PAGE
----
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Royal United Mortgage Employee Reviews

You're a glorified, licensed, telemarketer that happens to be selling refinance mortgages. You're provided leads that apply through pop-up ads and sites like LendingTree and LowerMyBills. Most people get called so many times within the first 5 minutes (because everyone sees the same exact leads*), that when you do get someone on the phone, they're mad off and don't want to do business. The trick is being there when nobody else is like weekends or late nights which is terrible if you want to have any work/life balance. *Some team leaders and above see leads that others don't, that's the only exception. The compensation can be good if you're averaging 8-10 loans every single month of which each is over 100k. This takes more than working 9-5 and dialing the phone over 300x per day which is expected of you to do every day. So you can make good money here, but at what cost? The average loan adviser is making around $38k-$42k after being there your first year. The high end guys are just over $100k. So there

is potential, especially if you have no other obligations other than work.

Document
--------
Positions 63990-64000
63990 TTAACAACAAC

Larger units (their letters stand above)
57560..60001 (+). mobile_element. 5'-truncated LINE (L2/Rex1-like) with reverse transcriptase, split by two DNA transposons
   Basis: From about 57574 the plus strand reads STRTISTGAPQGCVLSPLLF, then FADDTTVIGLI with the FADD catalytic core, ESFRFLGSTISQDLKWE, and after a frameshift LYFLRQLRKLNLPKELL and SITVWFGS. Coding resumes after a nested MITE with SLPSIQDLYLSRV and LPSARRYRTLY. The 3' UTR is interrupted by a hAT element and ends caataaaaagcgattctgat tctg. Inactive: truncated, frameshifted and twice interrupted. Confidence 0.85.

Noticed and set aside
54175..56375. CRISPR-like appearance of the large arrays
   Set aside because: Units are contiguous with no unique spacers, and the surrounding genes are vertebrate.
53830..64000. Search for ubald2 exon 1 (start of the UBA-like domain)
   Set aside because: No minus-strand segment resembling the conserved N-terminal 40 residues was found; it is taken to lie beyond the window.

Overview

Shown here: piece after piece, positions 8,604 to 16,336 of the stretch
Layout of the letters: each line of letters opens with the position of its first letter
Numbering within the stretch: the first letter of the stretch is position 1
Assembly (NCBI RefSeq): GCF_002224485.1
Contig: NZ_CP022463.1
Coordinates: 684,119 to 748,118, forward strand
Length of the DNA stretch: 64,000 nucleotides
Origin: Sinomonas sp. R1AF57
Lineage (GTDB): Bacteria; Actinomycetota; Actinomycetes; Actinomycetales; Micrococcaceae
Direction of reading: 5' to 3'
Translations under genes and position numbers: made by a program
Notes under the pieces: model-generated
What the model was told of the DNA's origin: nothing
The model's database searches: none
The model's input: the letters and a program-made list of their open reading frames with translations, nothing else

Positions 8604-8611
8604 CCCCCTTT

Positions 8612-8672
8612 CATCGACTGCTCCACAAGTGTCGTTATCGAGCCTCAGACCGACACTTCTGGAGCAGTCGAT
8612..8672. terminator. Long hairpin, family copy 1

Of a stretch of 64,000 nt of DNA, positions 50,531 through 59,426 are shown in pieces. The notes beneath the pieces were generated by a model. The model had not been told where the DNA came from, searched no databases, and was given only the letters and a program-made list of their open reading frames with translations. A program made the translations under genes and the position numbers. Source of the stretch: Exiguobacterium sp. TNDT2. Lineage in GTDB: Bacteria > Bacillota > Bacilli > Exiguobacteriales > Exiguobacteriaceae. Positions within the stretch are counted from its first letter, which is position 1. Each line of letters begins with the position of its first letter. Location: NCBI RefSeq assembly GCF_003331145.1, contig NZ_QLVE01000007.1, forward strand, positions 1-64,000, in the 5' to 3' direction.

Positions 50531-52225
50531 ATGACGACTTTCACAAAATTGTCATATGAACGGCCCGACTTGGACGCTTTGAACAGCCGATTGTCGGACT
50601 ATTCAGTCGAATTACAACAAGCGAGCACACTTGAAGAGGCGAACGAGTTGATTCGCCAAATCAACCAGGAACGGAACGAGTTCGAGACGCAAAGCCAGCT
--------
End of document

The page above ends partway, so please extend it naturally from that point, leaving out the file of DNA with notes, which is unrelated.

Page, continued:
The culture has only gone downhill since I've been here (going on 2 years). It was somewhat fun and loose and everyone was happy to help each other. Now it's turning into a micromanaging frat house (minus the fun). There is hazing. When you're an apprentice to begin here, nobody talks to you. You're not really relevant until you pass your Fed Test. Once that happens, they "mold" you into believing that rates/fees do not matter whatsoever. Which may be the case in select cases when someone is absolutely

  more...desperate, but that's 1 in 10 proposals you'll send out. Just look forward to not hitting expectations, because when you do, it's still not enough. In fact, overachieving isn't enough either.

With this all being said, it's not a TERRIBLE place to learn the skillset needed to be successful somewhere else. Get in, get trained, and get out.

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Pros

training program, 1/2 licenses are paid for

Cons

culture (or lack thereof), micromanaging, constant dialing the phone for nothing


Category: Advisor

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